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Lecture takes aim at Trump’s economic policy in Maine

As a part of the Socialist and Marxist Studies Lecture Series, Garret Martin, the director of the Maine Center of Economic Policy, gave a lecture last Thursday, Oct. 11, about the impact that President Donald Trump’s economic plans have had on the state of Maine.

According to The Maine Center of Economic Policy (MECEP) website, the organization is “a nonpartisan research and policy organization dedicated to improving the economic well-being of low- and moderate-income Mainers.”

Based on his work with the organization, Martin shared experiential analysis of how he understands that Trump’s tax policies can have a direct impact on Maine.

The overarching theme of the talk was that through Trump’s new policies, economic inequality may increase and the ability of families to be economically secure can be hindered at the state and national level. The new tax policy is theoretically based on “trickle down economics,” a concept that was introduced by President Ronald Reagan in the 1980s.

Trickle down economics revolves around a core principle of reducing taxes on businesses and the wealthy, whose added revenues will pass down to the less wealthy through increased economic activity, such as loans and investments.

The federal tax plan and budget has three important impacts on Maine, according to Martin’s lecture. First, one-third of our state’s spending is done with money from the federal government. Second, transfer payments — like welfare and social security — accounts for about 25% of personal income in Maine, as opposed to just 17% nationally. This is largely due to the fact that Maine has a large elderly population. The third reason is the fact that there is a ripple effect through the economy, meaning that a cut in the Supplemental Nutrition Assistance Program (SNAP), for example, would have a negative impact not only on the people but the businesses that rely on the people using that assistance with their business.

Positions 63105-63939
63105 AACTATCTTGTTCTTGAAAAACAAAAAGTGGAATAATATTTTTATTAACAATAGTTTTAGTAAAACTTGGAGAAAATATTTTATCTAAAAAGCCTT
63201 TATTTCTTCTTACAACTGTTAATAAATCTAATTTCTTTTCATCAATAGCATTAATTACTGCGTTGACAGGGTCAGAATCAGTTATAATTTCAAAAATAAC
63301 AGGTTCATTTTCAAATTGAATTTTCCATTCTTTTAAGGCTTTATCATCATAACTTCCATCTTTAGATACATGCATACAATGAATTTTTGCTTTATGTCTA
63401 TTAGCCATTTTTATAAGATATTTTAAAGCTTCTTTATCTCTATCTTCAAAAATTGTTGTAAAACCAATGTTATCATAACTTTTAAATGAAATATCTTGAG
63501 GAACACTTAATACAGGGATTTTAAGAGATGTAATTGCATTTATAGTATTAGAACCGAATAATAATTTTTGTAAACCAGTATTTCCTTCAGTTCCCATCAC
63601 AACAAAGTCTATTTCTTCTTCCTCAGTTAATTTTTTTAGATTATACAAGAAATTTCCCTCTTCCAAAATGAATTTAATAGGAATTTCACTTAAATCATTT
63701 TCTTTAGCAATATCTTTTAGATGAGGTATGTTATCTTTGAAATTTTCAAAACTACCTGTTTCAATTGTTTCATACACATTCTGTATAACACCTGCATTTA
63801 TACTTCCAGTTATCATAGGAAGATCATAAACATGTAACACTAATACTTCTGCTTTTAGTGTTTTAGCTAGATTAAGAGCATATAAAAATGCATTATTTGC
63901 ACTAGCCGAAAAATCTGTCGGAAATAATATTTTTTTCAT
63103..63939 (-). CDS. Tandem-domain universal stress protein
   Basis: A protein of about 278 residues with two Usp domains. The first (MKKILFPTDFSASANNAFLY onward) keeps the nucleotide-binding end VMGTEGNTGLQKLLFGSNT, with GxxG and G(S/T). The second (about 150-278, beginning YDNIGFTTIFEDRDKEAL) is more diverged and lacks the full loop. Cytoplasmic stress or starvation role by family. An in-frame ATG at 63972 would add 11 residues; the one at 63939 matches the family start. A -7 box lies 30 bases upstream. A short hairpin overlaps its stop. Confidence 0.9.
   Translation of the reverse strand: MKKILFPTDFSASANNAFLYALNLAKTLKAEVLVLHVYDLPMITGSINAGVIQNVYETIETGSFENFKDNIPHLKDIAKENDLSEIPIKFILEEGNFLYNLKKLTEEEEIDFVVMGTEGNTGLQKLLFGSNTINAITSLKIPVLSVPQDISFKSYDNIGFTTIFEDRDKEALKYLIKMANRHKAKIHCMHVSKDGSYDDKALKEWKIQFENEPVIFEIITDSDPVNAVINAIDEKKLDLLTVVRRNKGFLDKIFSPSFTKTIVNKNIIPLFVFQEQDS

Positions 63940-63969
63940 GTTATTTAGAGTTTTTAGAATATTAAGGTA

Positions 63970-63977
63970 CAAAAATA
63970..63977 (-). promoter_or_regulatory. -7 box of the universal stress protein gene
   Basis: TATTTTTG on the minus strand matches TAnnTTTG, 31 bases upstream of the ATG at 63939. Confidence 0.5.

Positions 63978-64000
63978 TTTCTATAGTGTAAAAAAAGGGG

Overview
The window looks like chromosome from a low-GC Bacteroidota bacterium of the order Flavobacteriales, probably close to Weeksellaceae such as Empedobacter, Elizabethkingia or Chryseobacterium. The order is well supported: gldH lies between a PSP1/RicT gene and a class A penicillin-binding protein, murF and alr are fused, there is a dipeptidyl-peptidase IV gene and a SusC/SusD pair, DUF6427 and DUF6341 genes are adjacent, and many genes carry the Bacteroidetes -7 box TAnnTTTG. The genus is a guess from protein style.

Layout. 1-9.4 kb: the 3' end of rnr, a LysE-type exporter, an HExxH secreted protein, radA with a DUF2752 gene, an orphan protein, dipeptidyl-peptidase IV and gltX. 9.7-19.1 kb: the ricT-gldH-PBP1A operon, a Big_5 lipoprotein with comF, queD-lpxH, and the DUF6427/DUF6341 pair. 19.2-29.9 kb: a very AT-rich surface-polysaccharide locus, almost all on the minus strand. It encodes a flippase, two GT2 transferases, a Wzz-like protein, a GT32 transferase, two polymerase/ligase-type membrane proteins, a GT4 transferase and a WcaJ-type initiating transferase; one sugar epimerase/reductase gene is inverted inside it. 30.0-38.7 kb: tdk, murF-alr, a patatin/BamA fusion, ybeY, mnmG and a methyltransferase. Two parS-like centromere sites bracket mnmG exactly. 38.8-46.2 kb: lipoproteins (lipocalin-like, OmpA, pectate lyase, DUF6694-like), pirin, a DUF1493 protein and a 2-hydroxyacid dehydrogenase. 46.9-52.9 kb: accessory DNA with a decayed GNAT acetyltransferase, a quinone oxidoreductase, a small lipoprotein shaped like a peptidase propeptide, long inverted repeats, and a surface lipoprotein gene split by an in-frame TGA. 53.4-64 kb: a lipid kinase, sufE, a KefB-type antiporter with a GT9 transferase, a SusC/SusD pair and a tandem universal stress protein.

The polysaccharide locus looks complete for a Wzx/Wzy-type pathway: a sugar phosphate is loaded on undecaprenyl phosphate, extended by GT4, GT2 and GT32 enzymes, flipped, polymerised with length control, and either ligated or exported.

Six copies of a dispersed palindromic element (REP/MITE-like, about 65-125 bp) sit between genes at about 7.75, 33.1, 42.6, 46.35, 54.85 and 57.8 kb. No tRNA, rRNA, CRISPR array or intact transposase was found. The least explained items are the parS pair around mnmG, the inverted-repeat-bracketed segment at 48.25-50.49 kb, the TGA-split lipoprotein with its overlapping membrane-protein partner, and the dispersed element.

All of this means that any cut in the federal budget or in taxes will directly impact the state of Maine due to our reliance on this money.

Much of what goes into budgets or tax policy is the decision of “where the money is coming from” and from there “where is it going to go,” according to Martin. For Trump, the answer to that question has been growing the economy through cutting taxes. Unfortunately, the cuts made have either little beneficial consequence for most of the people or the provisions hurt people with little earnings, according to Martin.

Martin emphasized that the consequence of this is an increase in economic inequality by further ingraining an economic system that primarily benefits the rich and big businesses. This also results in large costs since this new tax cut costs around $1.5 trillion dollars which gives Congress the dilemma of paying for these cuts. The proposed solutions to this dilemma, in turn, will cut programs that help the economy. Proposed cuts include energy assistance and Supplemental Nutrition Assistance Program (SNAP). Cuts to both programs would affect thousands of Mainers.

Maine has had similar plans proposed at the state level. Since the beginning of Gov. Paul LePage’s tenure, he has initiated tax cuts which have left a $640 million hole in the state budget. In turn, costs are then heaped onto local municipalities and towns.

Martin emphasized that tax policy matters for the issues of inequality, strength of the economy and access to resources to invest. This new plan creates barriers to accessing programs that are supposed to help get people back on their feet. He finished his lecture with a notion of hope, suggesting that the results of new economic policies are starting to become visible issues for many Mainers.

“Citizen action and awareness is what really makes the difference,” Martin said. “And we are now seeing this with referendums and through voting.”

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